With Republican politicians and the Tea Party movement pretending that all budget matters began the day President Obama was inaugurated, Paul Begala takes the time to set the record straight about how the GOP's policies have driven our nation into the fiscal ground.
As he reminds us, President Clinton presided over the first balanced budgets in decades. When he left office, there was black ink projected for years to come. The chairman of the Federal Reserve was even worried about what would happen when the nation had no bonds left to sell. As Begala notes:
Indeed, experts projected surpluses as far as the eye could see. $5.7 trillion in surpluses, to be exact. The surpluses were so strong that deep into the future—in 2009—the entire national debt was going to be zero. For the first time since Andy Jackson was president, the United States of America would not owe a dime.
It didn't quite work out that way, did it? As Washington seems paralyzed, our economy stagnates, and America's full faith and credit is on the brink, it is useful to recall how we got here. This was not an act of nature. There was no unforeseen earthquake, no tsunami, no hurricane that wiped out our surplus. It was instead a Republican House, a Republican Senate, and a Republican president who squandered the surplus. In full possession of the federal government for the first time since Eisenhower, the GOP—with, to be fair, some help from some very foolish Democrats—systematically dismantled the economic and fiscal policies that produced the strongest economy and largest budget surplus in our history.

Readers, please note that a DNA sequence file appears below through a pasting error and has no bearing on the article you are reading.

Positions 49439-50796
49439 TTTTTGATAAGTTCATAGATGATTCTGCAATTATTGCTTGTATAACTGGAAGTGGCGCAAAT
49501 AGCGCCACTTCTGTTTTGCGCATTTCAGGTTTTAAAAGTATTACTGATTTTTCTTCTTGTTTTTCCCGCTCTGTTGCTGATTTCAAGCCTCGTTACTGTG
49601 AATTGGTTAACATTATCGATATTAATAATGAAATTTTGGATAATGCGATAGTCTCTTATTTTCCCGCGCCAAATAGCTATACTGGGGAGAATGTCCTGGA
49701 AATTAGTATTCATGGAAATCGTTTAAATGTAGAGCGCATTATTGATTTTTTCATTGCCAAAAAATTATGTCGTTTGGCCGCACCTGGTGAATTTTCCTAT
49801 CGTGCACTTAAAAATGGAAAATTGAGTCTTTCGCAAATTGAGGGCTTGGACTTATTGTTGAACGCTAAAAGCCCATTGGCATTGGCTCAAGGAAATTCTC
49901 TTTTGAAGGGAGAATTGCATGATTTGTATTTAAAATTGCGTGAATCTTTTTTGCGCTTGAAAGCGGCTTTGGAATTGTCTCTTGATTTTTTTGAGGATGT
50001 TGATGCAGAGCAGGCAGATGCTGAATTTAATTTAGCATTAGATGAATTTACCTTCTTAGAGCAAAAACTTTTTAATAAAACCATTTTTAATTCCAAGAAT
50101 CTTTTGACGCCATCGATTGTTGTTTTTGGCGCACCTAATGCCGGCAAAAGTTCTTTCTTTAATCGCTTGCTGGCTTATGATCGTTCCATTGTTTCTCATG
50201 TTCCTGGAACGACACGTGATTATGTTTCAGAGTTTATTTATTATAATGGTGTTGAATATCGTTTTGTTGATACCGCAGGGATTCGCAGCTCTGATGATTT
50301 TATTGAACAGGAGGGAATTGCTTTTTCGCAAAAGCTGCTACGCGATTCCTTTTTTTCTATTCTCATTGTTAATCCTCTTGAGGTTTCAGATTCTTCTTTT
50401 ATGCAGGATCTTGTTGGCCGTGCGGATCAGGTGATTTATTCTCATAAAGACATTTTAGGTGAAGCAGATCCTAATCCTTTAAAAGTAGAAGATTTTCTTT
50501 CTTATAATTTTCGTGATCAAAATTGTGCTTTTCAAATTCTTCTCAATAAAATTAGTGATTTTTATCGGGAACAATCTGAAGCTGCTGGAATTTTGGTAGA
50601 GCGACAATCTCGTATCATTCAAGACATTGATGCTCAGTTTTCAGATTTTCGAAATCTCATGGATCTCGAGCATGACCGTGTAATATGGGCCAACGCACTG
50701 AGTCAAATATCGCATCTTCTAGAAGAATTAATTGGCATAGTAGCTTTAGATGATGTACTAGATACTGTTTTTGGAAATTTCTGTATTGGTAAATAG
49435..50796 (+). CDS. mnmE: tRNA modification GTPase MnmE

As Begala notes, I can understand why Republicans and Tea Partiers would want to erase these inconvenient facts from history. To make things clear, Begala explains how the Republicans did it:
Specifically, they did four things: cut taxes (with a heavy tilt toward the rich), waged two wars on the national credit card (one of which was against a country that had nothing to do with 9/11 and posed no serious threat to America), passed a prescription drug benefit with no pay-for (the first entitlement in American history without a revenue source), and deregulated Wall Street (which helped turn the American economy into a casino and touched off the Great Recession).
No, it makes no sense for everyone to pretend the GOP has nothing to do with the fiscal situation they hypocritically condemn today.